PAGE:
Horrible clients…Every business has one. Ask those who would call you a client. Chances are, if they won’t tell you, it’s you.
By natural ordering, every business has a best and worst client. More than likely, the ranking has very little to due with the account size or any other monetary figure and more to do with the general quality of the experience. It is important that the worst client is still a pretty good client to have. Otherwise, it might be time to fire the client.
Starting out, we needed every single client that we could get. Bills needed to be paid and we couldn’t get to where we wanted to go without money. That meant killing a lot of people with kindness and more than our fair share of “yes sir” responses.
Pretty soon we found ourselves working at capacity (and then some) and our income was at less than 40% of our potential.
So where do we go from there? We literally could not take on any new work, but could not afford to stay put.
The solution was found in an inventory of our clientele. While every client we had at the time was getting a “discount” of sorts, there were some clients we didn’t seem to mind continuing. Those we the clients who we believed it, who were appreciative of our help, and aware of the impact their low budget had on our company.
The problem was left staring us in the face. It was obvious, but we hated to admit it. We had a major no-win client who was destroying us. We found that this client consistently “knew better” than us, and changed our strategy based on their marketing “expertise.” They were that annoying fan at a sporting event who never played a day in their life, yet thinks they know better than the professional athlete.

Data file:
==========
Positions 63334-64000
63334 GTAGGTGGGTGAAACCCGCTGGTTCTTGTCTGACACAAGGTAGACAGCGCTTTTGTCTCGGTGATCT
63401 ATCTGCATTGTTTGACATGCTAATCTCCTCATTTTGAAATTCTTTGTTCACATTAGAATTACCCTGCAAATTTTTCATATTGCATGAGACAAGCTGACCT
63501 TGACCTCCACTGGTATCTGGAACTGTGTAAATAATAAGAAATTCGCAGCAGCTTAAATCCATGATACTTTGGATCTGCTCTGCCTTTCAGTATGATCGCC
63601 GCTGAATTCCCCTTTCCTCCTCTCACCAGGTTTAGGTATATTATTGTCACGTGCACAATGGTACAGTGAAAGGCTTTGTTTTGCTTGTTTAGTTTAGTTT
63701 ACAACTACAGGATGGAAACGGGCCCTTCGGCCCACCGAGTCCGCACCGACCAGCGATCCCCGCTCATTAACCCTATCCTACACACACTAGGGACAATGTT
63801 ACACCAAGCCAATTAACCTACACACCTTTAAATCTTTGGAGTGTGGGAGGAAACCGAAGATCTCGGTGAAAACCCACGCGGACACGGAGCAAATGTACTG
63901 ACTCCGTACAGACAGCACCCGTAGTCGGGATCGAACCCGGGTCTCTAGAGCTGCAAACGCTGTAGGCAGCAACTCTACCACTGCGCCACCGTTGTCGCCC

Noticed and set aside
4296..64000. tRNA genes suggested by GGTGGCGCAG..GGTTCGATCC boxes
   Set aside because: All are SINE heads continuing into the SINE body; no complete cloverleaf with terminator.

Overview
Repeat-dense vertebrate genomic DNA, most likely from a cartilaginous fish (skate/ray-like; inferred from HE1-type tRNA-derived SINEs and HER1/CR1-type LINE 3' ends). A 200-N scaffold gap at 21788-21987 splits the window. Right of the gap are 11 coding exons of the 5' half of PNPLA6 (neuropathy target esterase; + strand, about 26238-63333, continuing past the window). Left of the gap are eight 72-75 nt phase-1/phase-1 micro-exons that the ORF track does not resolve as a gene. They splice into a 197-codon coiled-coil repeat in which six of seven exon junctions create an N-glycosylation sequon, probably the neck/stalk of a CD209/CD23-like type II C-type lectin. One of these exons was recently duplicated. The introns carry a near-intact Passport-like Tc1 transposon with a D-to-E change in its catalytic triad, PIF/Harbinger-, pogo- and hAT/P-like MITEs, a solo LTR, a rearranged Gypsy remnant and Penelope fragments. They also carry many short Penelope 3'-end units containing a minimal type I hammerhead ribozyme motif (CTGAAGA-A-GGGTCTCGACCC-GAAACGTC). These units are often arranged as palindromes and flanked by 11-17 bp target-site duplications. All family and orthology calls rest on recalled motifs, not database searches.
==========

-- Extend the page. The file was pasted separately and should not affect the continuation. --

The result, failure. We were drastically underperforming and facing responsibility for following orders that we disagreed with in the first place.
At one point, after a suggestion of ours was disregarded and the chosen path backfired we were told that we need to “argue with them harder to get our point across.” That’s right. Our client blamed us for not throwing enough of a fit to get our way.
Looking around I found the impact of this relationship to be very drastic. Employee moral was down. My team felt abused. Our energy and excitement was down. People started doubting their skills and we were throwing more of our valuable time and energy into an account that already was unvalued. I realized that there was no good that could come from continuing the relationship.
Think about it. You have to fire employees at some point. You don’t just constantly fire the weak link, do you? You fire the employee who brings harm to the future of the company and cannot improve. Why not use the same rationale on clients?
No matter how hard you continue to work, there are just some clients who are never going to become “good clients.” I don’t think anyone sets out on an endeavor to fail, but sometimes their own personality or philosophy just gets in the way of any chance for success.
You will have clients that will undervalue your time and energy. You will have clients that think they know better than you do (Which begs the question, why did they hire you to begin with). You will have clients that will lie, cheat, or steal to get ahead. If you are in business, you WILL face these clients.
The key is to sever these ties when ultimately necessary. Exhaust all reasonable means of improving the relationship – key word being reasonable. Once that threshold is crossed, there’s no looking back. Cut the ties at all costs and start moving forward.
Doug Winegardner is the CEO & Founder of Radius Media Agency.